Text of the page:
TOPEKA, Kansas, January 4, 2011 ( – The rules have to change in Kansas’s welfare programs says Governor-elect Sam Brownback, who claims that the programs are discouraging low-income individuals from marrying and forming strong intact families.

Brownback made the comments after announcing two social services appointments to his cabinet at the Statehouse Tuesday, according to the Kansas City Star.

“Studies show a healthy, loving family unit benefits not only the parents but, more importantly, the children,” Brownback said. “We will work to remove disincentives to marriage, so more couples can marry without the fear of losing crucial state support during difficult financial times.”

Brownback said the prospect of losing benefits by getting married is motivating couples to remain unwed in order to preserve a higher joint income from state subsidies. He also said the change in the rules would yield a short-term increase in costs, but a long-term overall gain for the state.

The claim that welfare programs have policies that financially discourage marriage-based families is not now.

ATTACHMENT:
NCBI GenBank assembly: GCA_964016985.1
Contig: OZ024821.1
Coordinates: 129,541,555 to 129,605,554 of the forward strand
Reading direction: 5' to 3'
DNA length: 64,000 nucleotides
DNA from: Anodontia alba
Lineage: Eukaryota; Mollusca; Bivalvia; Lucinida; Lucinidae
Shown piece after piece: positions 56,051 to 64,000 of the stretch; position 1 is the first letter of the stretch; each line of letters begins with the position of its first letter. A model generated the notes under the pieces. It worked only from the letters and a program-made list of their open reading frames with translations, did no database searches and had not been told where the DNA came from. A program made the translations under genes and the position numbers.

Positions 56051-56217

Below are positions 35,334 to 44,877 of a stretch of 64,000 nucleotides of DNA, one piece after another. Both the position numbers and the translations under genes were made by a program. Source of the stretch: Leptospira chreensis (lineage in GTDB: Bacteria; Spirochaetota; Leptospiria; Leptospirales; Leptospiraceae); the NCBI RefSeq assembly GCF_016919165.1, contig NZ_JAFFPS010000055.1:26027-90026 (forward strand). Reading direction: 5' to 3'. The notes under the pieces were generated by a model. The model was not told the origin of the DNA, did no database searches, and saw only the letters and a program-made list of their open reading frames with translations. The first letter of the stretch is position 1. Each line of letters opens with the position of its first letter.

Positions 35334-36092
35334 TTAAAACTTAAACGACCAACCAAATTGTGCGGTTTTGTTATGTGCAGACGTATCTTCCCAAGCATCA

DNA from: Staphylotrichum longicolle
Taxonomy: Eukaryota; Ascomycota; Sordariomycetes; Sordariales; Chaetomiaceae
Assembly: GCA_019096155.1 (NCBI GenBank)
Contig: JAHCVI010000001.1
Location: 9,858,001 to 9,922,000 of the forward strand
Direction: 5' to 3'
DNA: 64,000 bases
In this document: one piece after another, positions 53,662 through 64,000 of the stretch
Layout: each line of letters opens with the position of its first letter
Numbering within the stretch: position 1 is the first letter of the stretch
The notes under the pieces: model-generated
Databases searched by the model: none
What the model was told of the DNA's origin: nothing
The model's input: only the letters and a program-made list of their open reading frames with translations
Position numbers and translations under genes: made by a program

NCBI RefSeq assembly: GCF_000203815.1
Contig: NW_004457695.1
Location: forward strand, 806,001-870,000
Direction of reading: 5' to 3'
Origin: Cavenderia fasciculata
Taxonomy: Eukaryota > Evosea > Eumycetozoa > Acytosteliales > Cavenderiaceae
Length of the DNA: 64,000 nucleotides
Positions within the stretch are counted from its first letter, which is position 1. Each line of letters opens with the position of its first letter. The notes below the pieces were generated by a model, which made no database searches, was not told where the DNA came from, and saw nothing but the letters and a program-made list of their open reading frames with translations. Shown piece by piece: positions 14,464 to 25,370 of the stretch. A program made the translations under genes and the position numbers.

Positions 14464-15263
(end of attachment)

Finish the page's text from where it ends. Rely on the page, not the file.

Sociologist (and later U.S. Senator from New York) Daniel Patrick Moynihan warned in the 1965 Moynihan Report that the welfare rules created by the Aid to Families with Dependent Children (AFDC) program were breaking down low-income black families.

Such programs had stipulations that welfare payments would be made to women with dependent children, only if the “Man [was] out of the house” – a clear discouragement for poor dependent women to get married to their partners. Moynihan stated that the breakdown of husband-wife-led families in the black community was blocking their upward economic and social mobility, keeping them in poverty.

A more recent study published in the Fall 2004 edition of the Cato Journal also explained that welfare rules only benefited married couples more than unmarried cohabitating couples when only the man was working and the mother was solely involved in child-raising at home. In all other respects, the system’s income tax “marriage penalty” – adjusting the married couple’s welfare benefits based on their combined income – discouraged dependent couples from marrying, since it would entail the loss of benefits.

The study, by Mickey Hepner, Assistant Professor of Economics at the University of Central Oklahoma, and W. Robert Reed, Professor of Economics at the University of Oklahoma, concluded that the family structure incentives of state welfare programs in general “discourage the involvement of the adult male in the family unit because they make the relationship option of unmarried, unreported cohabitation (and possibly unmarried, living apart) financially attractive relative to either marriage or unmarried, reported cohabitation.”

Hepner and Reed stated that under state welfare rules for Oklahoma, a couple that was living together unmarried – and not reporting their cohabitating status to the state – could theoretically achieve “total family resources twice that of marriage.”